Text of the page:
Is casual dress killing our productivity?

aat comment

I’m working from home today doing my primary job as a lawyer and I wore two changes of clothes while working.

First, my pyjamas and then a comfy pair of denim joggers and a black tee. My face is bare and my short hair (which needs a fair amount of product to make it look presentable) is pinned back with bobby pins. I wouldn’t meet a client in either of these two outfits, and yet I am actually wearing them to work. The question playing on my mind is this – is dressing casually while working from home killing my productivity?

I find this question interesting, because I have never really thought about it until recently when I was asked by a colleague. There are so many other things that can kill productivity for me, both in the office and out of it, and my outfit features fairly low on that list. Having said this, I do dress “for my day”; not just in terms of client meetings, but in ensuring that I can get through those long 12+ hour days that come up fairly regularly in my job. When I know I have one of those days looming, I’ll dress as comfortably as I can get away with – relaxed tailored pants, tee and flat shoes, with a blazer if I need to be presentable, giant cardigan if I don’t.

So does that mean that casual dress leads to more productivity for me? I’m not sure about that either, it’s just so hard to make the connection. But it does make the long days easier, no doubt about it. And on a day working from home I usually find myself literally rolling out of bed and logging on in the space of minutes. This capitalises on maximum sleep balanced with no commute to create additional uninterrupted work time while still retaining some ‘me’ time during the day. Days like this can have the perfect flow.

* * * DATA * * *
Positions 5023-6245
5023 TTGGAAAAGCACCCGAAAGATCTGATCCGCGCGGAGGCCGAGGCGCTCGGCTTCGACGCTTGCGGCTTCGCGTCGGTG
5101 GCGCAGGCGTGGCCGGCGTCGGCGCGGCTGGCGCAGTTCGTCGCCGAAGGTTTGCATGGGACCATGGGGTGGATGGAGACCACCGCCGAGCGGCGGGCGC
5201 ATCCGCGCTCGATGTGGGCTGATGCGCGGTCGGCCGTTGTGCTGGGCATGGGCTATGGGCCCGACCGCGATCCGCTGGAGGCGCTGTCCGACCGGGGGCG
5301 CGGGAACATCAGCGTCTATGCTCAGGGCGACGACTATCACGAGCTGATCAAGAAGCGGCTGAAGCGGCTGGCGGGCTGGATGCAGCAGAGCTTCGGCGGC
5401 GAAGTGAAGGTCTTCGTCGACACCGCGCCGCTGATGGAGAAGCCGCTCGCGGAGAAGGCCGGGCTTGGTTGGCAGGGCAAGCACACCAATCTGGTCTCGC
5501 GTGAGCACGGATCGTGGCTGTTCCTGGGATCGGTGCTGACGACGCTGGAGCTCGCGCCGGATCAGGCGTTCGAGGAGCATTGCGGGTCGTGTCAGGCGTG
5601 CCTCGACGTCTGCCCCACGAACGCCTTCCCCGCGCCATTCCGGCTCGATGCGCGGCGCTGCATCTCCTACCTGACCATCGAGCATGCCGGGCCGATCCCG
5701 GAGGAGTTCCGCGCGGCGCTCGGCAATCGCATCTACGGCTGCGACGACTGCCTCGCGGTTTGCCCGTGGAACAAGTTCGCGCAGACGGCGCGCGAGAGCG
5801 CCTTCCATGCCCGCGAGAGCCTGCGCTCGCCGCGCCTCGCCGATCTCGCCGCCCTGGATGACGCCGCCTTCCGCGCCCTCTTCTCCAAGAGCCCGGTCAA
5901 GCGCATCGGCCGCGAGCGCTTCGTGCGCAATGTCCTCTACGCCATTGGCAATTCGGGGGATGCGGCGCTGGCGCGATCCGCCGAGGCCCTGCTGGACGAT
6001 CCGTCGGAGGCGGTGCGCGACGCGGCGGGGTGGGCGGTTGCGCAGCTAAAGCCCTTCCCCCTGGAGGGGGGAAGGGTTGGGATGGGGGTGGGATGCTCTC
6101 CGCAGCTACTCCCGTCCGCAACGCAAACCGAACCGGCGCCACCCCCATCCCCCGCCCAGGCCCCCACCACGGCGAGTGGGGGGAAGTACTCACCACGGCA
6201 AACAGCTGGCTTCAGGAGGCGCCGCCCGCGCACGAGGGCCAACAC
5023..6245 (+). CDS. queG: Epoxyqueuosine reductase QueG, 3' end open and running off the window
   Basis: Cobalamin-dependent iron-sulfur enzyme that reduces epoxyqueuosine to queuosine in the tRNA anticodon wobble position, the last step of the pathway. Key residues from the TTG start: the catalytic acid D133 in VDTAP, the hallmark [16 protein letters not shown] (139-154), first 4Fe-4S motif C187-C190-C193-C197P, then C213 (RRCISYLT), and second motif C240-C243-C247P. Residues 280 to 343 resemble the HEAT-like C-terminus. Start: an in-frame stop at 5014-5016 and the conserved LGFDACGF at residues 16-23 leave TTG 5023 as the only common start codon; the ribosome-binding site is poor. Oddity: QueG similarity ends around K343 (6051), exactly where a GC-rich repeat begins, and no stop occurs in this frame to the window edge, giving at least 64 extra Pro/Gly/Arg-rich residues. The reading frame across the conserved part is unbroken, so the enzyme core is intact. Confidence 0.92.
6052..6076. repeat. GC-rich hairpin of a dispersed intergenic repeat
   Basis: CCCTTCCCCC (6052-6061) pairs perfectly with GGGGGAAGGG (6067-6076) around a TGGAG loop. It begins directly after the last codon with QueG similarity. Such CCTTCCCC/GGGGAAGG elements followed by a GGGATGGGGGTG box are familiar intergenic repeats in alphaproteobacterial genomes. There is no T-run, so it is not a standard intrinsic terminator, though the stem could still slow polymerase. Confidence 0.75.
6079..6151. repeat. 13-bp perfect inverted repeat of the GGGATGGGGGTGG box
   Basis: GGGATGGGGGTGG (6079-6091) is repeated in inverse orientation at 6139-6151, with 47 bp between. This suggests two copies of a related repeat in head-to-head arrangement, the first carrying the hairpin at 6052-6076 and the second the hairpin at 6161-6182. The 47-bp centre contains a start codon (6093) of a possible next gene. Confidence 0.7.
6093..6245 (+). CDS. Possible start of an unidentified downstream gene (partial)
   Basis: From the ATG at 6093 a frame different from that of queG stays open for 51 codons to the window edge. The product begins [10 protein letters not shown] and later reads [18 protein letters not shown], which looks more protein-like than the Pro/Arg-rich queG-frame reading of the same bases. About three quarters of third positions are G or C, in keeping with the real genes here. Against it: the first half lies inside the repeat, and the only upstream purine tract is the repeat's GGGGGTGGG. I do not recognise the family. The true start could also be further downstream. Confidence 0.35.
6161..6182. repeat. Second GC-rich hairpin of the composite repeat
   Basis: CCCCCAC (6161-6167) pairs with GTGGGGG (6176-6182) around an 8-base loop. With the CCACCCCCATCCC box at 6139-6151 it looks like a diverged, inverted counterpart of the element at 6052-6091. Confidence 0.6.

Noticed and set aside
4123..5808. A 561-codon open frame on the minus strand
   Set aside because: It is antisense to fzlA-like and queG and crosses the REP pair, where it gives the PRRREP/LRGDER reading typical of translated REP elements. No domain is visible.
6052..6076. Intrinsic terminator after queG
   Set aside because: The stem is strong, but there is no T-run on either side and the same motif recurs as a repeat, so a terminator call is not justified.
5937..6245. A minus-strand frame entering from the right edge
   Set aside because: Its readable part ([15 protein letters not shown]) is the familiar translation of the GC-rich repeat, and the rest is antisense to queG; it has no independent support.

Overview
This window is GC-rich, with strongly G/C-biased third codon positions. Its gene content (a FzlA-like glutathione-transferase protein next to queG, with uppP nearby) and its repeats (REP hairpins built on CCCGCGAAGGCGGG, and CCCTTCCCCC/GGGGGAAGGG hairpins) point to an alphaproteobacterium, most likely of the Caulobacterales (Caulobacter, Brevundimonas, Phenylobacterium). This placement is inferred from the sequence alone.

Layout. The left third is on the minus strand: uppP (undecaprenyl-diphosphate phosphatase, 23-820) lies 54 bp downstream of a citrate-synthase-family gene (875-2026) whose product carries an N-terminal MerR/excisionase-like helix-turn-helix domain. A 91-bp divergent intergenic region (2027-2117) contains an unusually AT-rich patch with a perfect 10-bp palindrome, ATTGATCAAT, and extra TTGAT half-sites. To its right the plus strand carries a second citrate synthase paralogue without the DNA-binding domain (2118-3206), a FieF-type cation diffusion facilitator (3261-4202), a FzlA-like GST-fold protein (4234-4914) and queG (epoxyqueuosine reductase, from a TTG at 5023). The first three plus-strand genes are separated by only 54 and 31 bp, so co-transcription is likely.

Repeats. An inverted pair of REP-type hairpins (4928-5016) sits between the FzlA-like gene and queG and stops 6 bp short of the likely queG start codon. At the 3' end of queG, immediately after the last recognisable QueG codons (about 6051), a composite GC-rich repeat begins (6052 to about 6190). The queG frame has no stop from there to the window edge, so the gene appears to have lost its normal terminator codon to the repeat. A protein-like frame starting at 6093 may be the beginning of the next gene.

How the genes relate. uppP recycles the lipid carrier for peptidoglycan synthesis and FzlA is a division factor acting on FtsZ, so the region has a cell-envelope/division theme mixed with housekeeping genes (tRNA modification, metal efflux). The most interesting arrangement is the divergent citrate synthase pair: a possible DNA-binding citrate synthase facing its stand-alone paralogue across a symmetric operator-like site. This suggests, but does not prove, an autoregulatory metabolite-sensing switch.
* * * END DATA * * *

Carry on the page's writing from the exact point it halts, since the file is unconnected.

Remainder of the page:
If I can’t settle this debate through my own experiences, what do others think? I consulted a number of friends who regularly work from home. To be fair, each of them has an office they also attend regularly, they own proper office wear and, in the case of the women, stiletto heels for those important client and internal meetings.

That is to say, a day working from home is regular but not every day. A couple of them told me that they take the same approach as I do – wear whatever they are wearing when they need to do the work – in their case it’s often running gear. I asked if they thought they were less productive in casual outfits and the answer was an unequivocal no. On the contrary, the ability to work without wasting time putting together an outfit is seen as a huge bonus.

Another lawyer friend told me that she saves her heavy legal drafting for days when she can do it from home and she works wearing her oldest tracksuit pants and holey tee.  On the flipside, a fourth friend said that she always dresses casually, but can’t think until she has put on ‘her face’, as this is the step that signals that she is on duty. Interesting… a small ritual to get into your work zone.

This small ritual thing came up again, but interestingly, not in relation to clothing but the work space. The theme was this – the space needs to be cleared and prepared for work, it’s harder to be productive if the table is covered in breakfast dishes, magazines, kids’ toys and other symbols of everyday life.

So can we extrapolate how best to boost productivity through a work from home outfit? I think it’s difficult to do so because we are all different. But here are some things to consider – what is it that you enjoy about working from home? If it’s the ability to work uninterrupted in your own space on your own time, then your outfit probably won’t matter all that much. Rather ensuring that you are using your time in the best possible way should be the focus.

But if you need a signal that you are now at work, then work out what you need to do (or wear) to best create it. If you need to go through your daily grooming routine before you log on, then do it. Experiment to see if it creates a more efficient and satisfying day for you. Maybe a work-from-home routine is just the ticket for you, and what have you got to lose in trying right?

Aggie Goss is a Sydney based lawyer and fashion instagrammer @style_by_aggie.

Related articles